Late Pranab Mukherjee’s speeches reflected the storehouse of knowledge he possessed and his long experience in public life. But his creativity was no less evident in the changes he introduced in Rashtrapati Bhavan during his Presidency (2012-2017).

The day he completed his first year in office, the President’s Estate got a ‘Pranab Mukherjee Public Library’ for its residents. A dilapidated building, which was scheduled for demolition, was renovated and converted into a library with reading rooms.

As the supreme resident of the Presidential Estate, he was concerned about the welfare of Rashtrapati Bhavan employees and their families, who could benefit from a public library.

President Mukherjee ensured the library got a rich collection of books, newspapers and magazines. His completion of second year in office was marked by the opening of the new Rashtrapati Bhavan Museum (Phase I). T

he museum could attract visitors to Rashtrapati Bhavan, while celebrating the Presidential abode’s rich past. Mukherjee had a strong desire to make the Rashtrapati Bhavan accessible to the common people, and a substantial portion of Rashtrapati Bhavan was opened for public viewing during his tenure. Here, too, he showed imagination on things like where the museum could be located.

An erstwhile stable of Rashtrapati Bhavan, which was used for housing horses and ceremonial coaches, was made ready for the purpose. The museum narrated the story of Rashtrapati Bhavan using sound-light video animations, laser and holographic projections and augmented reality. Furniture designed by Sir Edwin Lutyens for the Viceroy’s residence; ceremonial coaches, photographs and memorabilia of the President’s Body Guard were displayed at the museum.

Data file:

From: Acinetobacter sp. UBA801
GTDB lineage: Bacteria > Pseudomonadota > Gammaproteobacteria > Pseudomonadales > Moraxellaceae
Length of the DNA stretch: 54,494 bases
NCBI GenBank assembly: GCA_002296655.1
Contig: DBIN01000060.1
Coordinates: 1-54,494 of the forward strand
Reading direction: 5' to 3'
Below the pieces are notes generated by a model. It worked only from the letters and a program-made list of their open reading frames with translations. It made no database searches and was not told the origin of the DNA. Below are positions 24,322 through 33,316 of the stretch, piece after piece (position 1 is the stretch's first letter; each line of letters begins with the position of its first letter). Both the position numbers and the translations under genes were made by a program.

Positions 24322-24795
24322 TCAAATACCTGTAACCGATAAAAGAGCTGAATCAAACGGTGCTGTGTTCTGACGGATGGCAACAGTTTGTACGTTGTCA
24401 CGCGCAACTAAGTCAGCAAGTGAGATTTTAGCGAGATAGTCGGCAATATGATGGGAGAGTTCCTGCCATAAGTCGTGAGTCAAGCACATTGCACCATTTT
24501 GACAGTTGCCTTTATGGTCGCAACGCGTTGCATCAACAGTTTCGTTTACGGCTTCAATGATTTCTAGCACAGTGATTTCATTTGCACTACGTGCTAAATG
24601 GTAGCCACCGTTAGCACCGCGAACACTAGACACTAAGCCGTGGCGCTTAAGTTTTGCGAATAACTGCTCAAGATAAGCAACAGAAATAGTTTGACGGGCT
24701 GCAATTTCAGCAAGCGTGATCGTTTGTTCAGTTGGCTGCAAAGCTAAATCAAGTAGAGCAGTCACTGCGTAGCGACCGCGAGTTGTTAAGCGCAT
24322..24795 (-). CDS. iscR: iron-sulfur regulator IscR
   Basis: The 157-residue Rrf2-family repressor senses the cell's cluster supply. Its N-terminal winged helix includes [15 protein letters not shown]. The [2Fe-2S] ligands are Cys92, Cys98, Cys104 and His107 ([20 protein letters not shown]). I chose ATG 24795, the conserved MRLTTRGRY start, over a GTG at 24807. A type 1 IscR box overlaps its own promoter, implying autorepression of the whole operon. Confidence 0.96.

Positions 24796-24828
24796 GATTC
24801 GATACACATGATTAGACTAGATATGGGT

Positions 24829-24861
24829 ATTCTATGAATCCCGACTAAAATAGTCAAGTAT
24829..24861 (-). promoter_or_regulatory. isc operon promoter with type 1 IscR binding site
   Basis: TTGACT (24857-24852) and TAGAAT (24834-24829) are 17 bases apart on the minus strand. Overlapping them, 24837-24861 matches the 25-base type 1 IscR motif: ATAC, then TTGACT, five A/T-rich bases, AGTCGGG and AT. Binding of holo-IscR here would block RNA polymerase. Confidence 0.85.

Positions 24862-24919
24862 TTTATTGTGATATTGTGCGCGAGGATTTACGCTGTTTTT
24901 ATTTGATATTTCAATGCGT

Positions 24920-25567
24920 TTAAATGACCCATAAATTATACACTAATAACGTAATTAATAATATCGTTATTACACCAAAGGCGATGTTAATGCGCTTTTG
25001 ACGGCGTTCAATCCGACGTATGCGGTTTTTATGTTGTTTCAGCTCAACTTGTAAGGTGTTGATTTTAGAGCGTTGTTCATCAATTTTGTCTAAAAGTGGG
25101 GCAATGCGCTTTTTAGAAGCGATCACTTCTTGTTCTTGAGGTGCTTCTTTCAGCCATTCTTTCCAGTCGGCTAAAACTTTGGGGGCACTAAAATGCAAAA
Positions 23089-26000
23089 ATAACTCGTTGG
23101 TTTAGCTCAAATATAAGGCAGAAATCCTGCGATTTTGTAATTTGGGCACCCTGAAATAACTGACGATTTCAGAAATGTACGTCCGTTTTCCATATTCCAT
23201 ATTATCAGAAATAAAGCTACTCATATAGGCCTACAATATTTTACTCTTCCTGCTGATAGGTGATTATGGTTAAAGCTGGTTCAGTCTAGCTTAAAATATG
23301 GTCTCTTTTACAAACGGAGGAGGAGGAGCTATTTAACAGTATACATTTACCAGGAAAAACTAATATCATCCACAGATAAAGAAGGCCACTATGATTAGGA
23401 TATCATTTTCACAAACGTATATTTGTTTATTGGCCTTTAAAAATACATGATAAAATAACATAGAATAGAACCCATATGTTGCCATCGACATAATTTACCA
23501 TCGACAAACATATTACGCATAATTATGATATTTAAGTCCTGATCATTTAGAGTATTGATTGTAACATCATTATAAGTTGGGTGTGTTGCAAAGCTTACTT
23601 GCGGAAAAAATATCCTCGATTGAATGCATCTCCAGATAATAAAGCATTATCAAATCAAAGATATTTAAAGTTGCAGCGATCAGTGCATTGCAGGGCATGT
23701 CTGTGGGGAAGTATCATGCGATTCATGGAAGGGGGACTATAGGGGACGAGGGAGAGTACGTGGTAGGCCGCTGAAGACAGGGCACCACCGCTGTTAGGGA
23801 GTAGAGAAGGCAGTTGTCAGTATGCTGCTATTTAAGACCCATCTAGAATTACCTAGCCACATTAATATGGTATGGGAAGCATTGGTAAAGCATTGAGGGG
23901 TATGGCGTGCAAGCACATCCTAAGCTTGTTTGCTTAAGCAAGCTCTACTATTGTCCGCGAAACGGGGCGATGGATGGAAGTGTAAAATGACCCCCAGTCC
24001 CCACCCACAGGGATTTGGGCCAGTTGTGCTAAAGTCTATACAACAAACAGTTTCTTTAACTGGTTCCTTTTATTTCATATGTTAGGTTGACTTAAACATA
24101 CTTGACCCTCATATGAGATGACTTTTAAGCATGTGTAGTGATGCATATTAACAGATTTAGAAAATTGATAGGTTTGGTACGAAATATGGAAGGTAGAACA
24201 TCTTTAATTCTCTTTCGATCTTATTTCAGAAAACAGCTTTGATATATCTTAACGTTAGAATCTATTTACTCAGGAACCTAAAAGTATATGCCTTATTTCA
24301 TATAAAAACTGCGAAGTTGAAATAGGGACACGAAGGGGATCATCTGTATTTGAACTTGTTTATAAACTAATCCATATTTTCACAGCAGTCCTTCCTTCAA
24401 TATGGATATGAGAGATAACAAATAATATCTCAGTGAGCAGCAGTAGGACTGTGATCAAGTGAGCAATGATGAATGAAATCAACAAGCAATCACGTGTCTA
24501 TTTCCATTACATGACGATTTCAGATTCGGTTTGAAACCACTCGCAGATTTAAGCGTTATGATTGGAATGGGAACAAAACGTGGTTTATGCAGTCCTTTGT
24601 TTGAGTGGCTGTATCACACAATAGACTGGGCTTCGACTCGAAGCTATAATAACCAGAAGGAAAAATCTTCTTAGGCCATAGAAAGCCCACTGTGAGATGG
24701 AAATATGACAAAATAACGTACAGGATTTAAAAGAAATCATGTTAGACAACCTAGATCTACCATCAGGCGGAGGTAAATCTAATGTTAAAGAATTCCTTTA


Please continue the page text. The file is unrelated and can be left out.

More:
The completion of his third year in office was marked by his inauguration of a restored Clock Tower at President’s Estate in July 2015. A heritage structure, the Clock Tower was built by Sir Lutyens in 1924 for men of the President’s Body Guard, and provided reading and recreational rooms and canteens. Since 1947, it has been occupied by the President’s Body Guard as its Regimental Headquarters.

The clock was built by Gent and Company of Leicester, UK, whose clocks adorn many important buildings around the world. The Museum’s Phase-II (2016) was developed at the site of a heritage building, where the Garage for Rashtrapati Bhavan vehicles was earlier located. The Rashtrapati Bhavan Museum finally encompassed the Stables Museum, the Garages Museum and the Clock Tower.